Saturday, February 28, 2009

Refactoring is much easier...

Refactoring is much easier when you have clearly expressed intent.

This came up a few days ago when I was talking with Steve and Nat.

We were holding a lunchtime retrospective about the latest delivery of our TDD course.

We talked about what had worked well, what we could do differently, and how we could customise the course for audiences with differing requirements.

Nat and Steve were keen to develop an exercise that would focus on refactoring. I liked the idea but I also wanted to keep an existing exercise which brings to life the value of intentional programming.

I felt that the ability to express intent was even more fundamental than the skill of refactoring.

It's risky to refactor unless you can check whether the code still does what is wanted. I don't think you can do that easily unless the tests and code express intention.

Nat reminded me that what you express, and how you express it, is different in code and tests. Good tests remind you of intent when they fail. This makes it easier to diagnose the cause of failure.

Refactoring is easiest with clean code, and clean code expresses clear intent. (Of course, as Steve pointed out, everything is easier if you have clean code).

You might refactor because the intent is not clear, but there are other reasons to do so. For example, you might refactor in order to make the code easier to change.
"The ability to pay back debt...depends on you writing code that is clean enough to be able to refactor as you come to understand your problem"

Ward Cunningham - Debt
Conclusion: we will develop a module on refactoring, but we'll keep our emphasis on writing clean code and tests that clearly express intent.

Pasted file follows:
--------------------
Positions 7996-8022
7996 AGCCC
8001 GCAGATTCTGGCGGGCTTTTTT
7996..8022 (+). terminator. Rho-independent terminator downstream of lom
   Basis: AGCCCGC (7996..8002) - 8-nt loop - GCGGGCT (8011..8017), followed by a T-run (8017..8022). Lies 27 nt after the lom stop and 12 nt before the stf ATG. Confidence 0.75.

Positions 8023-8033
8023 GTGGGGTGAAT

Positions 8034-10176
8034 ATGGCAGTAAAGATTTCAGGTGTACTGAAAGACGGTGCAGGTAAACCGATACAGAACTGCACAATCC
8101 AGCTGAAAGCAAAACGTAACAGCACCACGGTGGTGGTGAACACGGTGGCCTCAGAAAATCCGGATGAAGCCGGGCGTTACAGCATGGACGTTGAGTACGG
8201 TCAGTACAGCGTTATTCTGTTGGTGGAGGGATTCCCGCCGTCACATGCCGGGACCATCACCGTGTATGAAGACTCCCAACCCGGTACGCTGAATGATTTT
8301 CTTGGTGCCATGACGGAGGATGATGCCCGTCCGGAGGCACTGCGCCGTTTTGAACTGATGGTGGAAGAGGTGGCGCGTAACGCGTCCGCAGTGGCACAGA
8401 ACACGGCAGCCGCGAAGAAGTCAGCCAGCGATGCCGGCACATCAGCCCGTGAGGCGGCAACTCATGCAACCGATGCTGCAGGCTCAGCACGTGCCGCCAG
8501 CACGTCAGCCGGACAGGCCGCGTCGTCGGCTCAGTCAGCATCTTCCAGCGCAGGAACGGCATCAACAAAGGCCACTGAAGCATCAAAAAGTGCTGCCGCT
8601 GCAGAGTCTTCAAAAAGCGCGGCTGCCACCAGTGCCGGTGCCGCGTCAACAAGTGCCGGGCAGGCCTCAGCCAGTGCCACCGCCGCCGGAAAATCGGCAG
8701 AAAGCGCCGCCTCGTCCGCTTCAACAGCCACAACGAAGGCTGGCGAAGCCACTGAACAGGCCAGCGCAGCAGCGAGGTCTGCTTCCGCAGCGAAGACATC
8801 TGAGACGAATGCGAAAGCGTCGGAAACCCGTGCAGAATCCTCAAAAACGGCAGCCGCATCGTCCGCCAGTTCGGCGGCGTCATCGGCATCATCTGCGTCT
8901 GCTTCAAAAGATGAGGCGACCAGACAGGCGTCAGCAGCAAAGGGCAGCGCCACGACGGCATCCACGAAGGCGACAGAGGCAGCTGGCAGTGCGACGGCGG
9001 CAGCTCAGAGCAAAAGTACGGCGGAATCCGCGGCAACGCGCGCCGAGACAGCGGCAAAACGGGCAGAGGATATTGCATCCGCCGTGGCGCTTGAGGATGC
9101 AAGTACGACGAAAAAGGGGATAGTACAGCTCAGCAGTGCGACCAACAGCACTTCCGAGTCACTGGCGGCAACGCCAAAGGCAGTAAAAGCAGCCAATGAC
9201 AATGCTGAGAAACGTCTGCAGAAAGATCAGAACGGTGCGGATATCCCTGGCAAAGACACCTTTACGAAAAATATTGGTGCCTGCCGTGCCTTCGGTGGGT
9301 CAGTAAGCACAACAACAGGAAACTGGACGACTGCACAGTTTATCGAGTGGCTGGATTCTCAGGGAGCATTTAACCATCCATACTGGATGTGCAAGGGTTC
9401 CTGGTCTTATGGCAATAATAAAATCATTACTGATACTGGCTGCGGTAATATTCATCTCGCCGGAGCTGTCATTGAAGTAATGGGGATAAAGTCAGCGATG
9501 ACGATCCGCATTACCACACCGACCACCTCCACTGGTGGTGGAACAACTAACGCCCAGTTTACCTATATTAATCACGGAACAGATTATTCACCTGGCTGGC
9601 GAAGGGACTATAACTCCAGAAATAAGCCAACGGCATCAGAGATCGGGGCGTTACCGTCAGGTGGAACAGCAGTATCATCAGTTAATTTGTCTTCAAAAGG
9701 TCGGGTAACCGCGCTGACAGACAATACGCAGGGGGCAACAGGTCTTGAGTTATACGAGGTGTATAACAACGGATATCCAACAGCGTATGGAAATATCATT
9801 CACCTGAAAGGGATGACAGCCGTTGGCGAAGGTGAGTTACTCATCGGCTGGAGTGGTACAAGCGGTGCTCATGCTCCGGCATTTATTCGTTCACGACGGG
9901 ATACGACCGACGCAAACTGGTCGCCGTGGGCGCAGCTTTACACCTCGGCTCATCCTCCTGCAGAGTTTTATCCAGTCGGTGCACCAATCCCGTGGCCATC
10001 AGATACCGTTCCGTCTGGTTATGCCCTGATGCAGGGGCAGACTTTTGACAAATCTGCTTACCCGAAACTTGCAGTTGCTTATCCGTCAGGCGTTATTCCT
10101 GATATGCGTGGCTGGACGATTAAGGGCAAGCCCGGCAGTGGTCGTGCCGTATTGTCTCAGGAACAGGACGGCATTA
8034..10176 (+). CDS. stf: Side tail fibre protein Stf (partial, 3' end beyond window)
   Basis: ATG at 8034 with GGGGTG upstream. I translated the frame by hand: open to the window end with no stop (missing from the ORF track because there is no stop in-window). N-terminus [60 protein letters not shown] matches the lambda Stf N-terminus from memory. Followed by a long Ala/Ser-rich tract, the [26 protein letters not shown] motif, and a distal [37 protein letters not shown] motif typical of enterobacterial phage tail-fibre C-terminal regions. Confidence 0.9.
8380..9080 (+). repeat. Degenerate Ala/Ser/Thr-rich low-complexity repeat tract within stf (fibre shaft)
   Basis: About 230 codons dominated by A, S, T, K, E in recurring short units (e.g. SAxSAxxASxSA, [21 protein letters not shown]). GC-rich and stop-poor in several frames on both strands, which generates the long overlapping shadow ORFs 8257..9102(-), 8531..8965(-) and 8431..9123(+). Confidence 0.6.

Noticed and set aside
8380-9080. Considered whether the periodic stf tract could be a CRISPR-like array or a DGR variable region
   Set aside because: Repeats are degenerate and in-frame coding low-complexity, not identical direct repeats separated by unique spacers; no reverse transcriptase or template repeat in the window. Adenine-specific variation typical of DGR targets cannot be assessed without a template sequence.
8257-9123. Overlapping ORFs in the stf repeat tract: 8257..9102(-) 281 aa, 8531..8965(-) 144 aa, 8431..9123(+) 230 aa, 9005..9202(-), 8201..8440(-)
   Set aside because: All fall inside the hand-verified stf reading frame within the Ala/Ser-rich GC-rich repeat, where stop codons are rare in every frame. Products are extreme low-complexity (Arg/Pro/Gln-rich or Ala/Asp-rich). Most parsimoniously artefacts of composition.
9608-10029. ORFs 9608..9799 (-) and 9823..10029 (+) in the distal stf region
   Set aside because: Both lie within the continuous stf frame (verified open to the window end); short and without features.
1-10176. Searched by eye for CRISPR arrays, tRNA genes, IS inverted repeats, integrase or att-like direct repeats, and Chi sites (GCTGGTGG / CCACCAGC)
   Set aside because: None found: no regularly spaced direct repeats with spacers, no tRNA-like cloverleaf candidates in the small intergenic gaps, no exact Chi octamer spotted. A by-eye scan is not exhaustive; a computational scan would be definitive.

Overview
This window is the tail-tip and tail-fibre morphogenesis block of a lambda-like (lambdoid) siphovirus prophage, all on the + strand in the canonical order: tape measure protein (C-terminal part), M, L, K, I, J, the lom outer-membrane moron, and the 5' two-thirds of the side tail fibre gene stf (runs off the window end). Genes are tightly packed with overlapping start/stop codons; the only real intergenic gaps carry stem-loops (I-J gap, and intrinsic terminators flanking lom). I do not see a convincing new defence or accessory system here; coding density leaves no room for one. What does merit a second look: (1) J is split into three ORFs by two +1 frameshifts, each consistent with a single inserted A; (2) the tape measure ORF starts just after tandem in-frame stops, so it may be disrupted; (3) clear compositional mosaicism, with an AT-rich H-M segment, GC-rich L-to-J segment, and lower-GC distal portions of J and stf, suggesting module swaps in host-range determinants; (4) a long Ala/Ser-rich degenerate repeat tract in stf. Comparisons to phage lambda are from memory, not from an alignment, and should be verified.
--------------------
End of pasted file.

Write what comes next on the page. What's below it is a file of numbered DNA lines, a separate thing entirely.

Friday, February 27, 2009

GetInLine version 2

I'm currently working on GetInLine 2 - a complete rewrite of GetInLine, a record-processing DSL I wrote a couple of years ago.

The DSL is not yet as fluent as I would like, but I'm much happier with the underlying design. I'll also be switching to an Apache license; James Strachan encouraged me to do this for version 1, but I never got round to it.

I'm following the development approach that Steve Freeman and Nat Pryce advocate in their book (and which the three of us expound in our TDD course).

I started with a failing end-to-end test. Then I used mocks and unit tests to help me to pull the required interfaces into existence, filling out the application until the first end-to-end test passed.

The resulting code is much simpler to test and write than v1 was, and I've ended up with a highly pluggable set of components.

I'll post a URL as soon as GIL2 is ready for beta testing; if anyone wants to tale a look before then, let me know.

Wednesday, February 11, 2009

Opportunism knocks

I've just angrily binned an invitation from the Professional Conractors' Guild.

I'm a PCG member, and I've been very happy with them. If you, like me, work as an IT contractor in the UK you'll find they offer an excellent and valuable range of services. I routinely recommend them to colleagues. So -what did they do to annoy me?

They invited me to their tenth birthday celebration.

For which I would have had to don a DJ and pay them £60.

Why on earth would they think I'd want to do that?

I'm glad they have been going for a while, but not glad enough to fork out £60. Even worse, I'd have to spend the evening talking to other IT contractors - and we'd all be wearing dinner jackets.

If the economy had been booming I'd just have tossed the invitation in the bin, but with things as they are the invitation was about as welcome as an invitation to play a round of golf with Fred the Shred. (I assume he plays golf, on the grounds that he must be good at something.)

So, PCG: I won't be joining in your narcissistic celebration, and please don't waste my membership fees on promoting events like this in future.

Saturday, February 07, 2009

Read "Rocks into Gold" and spread the word!

I've just read Clarke Ching's Rock's into Gold on SlideShare. It's a delightful short story which explains how incremental delivery can improve cash flow, saving jobs in the process.

I first met Clarke at XP Day a couple of years ago. Several friends told me how much they liked his Introduction to Agile Development, so I went along. I'm glad I did.

Clarke's presentation was excellent - clear, simple, business focussed, and very compelling. So's Rocks Into Gold. I've started to use it as a resource for prospective agile adopters; I may even save a few jobs!

Read it and spread the word.